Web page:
Three students won at CreaTech 2019’, a competition organised by Larsen & Toubro to encourage top engineering talent in the country to solve challenges through technological innovations, with the development of an intelligent dustbin, cloud-based waste monitoring and a sensor to detect water pressure.
Shreya Srivastava, Jyoti Kumari and Anshu Kumari, third year electrical engineering students at the National Institute of Technology, Durgapur, who bagged the top prize, developed a three-pronged strategy to tackle solid waste management. “We had three prototypes for collection of garbage, waste monitoring and waste segregation. We had been thinking about some solution to tackle waste but got more focused when Crea Tech was announced,” Ms. Srivastava said.
As part of their solution, the team built a sensor-based moving garbage bin that will enable garbage collection from various points, a waste-monitoring mechanism which can intimate authorities about the amount of waste generated in a locality or street, and a waste-segregation system for dry waste such as plastic and metal. Ms. Srivastava said they focused on finding solutions that can be adopted by localities, since a lot of work had already been done for solid waste management solutions at an industrial scale.
Other innovative solutions were displayed for an Internet of Things-enabled water management solution. A team from the Indian Institute of Technology, Roorkee, the runners-up of the competition, developed a prototype for sensors that could detect water pressure and flow rate of water on main pipelines. “We developed a system, which will alert authorities as soon as there’s a dip in water pressure or a reduction in the flow rate, intimating them of a problem in a particular section of the pipeline,” said Sanjana Raisa. She, along with her teammates Puja Saha and Ram Kumar, came up with the solution in nearly a month. “We realised that the authorities learn about the lack of water pressure after it reaches the end user and complaints are lodged. Users across the country, especially in the agricultural sector, rely on adequate water pressure,” Ms. Raisa said.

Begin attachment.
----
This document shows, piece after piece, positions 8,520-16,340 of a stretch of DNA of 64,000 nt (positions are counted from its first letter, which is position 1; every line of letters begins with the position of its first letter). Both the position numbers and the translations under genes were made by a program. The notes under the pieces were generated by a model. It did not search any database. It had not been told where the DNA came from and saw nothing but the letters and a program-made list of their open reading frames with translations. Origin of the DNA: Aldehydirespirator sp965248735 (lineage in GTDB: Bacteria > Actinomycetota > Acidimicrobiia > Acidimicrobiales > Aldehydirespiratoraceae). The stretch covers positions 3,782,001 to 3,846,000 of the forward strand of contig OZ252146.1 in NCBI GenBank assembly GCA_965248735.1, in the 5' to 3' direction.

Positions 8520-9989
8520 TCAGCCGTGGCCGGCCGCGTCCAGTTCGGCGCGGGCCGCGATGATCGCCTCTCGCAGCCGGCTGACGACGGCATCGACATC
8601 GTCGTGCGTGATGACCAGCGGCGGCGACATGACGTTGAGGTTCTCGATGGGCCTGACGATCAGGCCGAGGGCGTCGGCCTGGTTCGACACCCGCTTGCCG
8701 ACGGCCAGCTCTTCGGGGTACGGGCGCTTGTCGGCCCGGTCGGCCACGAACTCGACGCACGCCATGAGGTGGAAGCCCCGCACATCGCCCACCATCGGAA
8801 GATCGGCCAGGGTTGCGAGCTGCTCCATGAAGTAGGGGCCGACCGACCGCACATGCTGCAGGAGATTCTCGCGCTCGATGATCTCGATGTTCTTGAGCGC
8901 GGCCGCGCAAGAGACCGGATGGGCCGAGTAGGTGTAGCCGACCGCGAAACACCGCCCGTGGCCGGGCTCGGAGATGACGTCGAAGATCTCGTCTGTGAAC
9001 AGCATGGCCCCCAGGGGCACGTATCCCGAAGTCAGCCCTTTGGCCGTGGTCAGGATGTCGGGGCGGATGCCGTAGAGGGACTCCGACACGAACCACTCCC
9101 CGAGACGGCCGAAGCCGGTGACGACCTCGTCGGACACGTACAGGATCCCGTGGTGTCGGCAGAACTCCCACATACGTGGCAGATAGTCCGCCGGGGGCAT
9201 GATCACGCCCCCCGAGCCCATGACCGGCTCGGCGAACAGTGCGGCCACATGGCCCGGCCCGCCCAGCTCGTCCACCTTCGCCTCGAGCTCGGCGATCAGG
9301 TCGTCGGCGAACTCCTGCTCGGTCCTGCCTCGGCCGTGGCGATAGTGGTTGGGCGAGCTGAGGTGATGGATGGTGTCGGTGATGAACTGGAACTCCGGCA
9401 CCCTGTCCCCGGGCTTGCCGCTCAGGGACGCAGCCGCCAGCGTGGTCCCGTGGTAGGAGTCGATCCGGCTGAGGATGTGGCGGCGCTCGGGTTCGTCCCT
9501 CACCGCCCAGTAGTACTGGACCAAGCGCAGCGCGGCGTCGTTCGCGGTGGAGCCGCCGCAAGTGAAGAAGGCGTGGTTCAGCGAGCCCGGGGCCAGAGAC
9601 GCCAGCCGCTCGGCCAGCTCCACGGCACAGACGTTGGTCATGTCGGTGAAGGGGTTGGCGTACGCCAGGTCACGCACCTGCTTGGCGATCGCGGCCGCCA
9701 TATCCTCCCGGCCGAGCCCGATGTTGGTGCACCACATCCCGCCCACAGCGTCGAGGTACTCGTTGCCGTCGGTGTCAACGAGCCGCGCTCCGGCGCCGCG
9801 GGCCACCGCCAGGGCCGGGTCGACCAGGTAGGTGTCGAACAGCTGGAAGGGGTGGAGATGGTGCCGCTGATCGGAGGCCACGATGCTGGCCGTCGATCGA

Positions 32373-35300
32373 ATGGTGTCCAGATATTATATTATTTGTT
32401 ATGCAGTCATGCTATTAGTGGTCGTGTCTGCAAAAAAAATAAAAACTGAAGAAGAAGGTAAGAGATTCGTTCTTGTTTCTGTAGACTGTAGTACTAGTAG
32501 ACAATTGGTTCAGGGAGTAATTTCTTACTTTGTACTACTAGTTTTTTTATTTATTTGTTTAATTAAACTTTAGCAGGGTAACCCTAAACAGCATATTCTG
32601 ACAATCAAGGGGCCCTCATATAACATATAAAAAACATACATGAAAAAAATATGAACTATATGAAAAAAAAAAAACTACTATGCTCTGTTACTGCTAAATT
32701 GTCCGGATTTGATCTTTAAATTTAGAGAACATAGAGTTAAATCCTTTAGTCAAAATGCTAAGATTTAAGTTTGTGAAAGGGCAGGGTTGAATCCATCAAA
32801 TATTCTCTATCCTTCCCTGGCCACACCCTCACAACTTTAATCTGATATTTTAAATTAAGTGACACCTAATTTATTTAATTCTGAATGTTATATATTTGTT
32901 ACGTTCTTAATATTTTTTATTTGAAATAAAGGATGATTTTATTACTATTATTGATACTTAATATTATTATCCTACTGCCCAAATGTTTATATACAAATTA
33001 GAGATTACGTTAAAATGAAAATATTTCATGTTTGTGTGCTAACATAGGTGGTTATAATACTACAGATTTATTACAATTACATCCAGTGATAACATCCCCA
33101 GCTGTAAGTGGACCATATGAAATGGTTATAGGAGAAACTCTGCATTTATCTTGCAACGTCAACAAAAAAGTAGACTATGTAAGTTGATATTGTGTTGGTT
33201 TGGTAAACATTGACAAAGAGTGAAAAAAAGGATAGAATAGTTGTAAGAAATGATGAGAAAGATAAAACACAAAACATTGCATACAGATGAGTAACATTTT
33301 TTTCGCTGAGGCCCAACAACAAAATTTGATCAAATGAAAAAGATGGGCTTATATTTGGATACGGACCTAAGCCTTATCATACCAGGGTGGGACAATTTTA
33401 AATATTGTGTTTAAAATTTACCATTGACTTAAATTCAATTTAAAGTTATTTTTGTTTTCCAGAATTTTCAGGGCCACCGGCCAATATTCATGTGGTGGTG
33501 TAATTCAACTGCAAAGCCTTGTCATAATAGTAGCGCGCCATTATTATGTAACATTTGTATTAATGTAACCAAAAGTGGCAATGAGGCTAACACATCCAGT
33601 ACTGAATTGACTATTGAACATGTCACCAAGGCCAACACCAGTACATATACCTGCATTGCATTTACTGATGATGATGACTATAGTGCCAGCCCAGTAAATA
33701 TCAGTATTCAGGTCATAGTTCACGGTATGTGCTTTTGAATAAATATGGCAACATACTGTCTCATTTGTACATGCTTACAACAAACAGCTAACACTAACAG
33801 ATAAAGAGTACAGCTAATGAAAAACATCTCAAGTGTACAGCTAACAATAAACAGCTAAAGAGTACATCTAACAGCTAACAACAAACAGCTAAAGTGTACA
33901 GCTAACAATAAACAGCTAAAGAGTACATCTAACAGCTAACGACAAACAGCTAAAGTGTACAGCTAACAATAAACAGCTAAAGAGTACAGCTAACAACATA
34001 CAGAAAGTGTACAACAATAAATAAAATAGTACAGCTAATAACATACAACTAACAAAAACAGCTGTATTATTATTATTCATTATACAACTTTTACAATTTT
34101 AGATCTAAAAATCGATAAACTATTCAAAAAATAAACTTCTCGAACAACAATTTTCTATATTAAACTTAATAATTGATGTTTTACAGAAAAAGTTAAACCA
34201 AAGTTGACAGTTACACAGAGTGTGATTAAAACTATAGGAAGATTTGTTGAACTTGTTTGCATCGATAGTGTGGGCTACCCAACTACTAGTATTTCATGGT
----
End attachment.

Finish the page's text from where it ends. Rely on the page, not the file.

Different teams from across the country participated in the competition out which 12 were selected for the grand finale organised in February this year. Participants had to build technological solutions for challenges such as developing a solution for solid waste management, developing a traffic improvement solution, IoT-enabled system for monitoring supply of drinking water to consumers in water distribution networks, etc.
The first ‘CreaTech 2019’ was organized to offer the engineering student community a platform to showcase their hands-on problem solving skills in frontier technology areas. It also aimed to inculcate the culture of innovation and a problem-solving approach using engineering and technology expertise.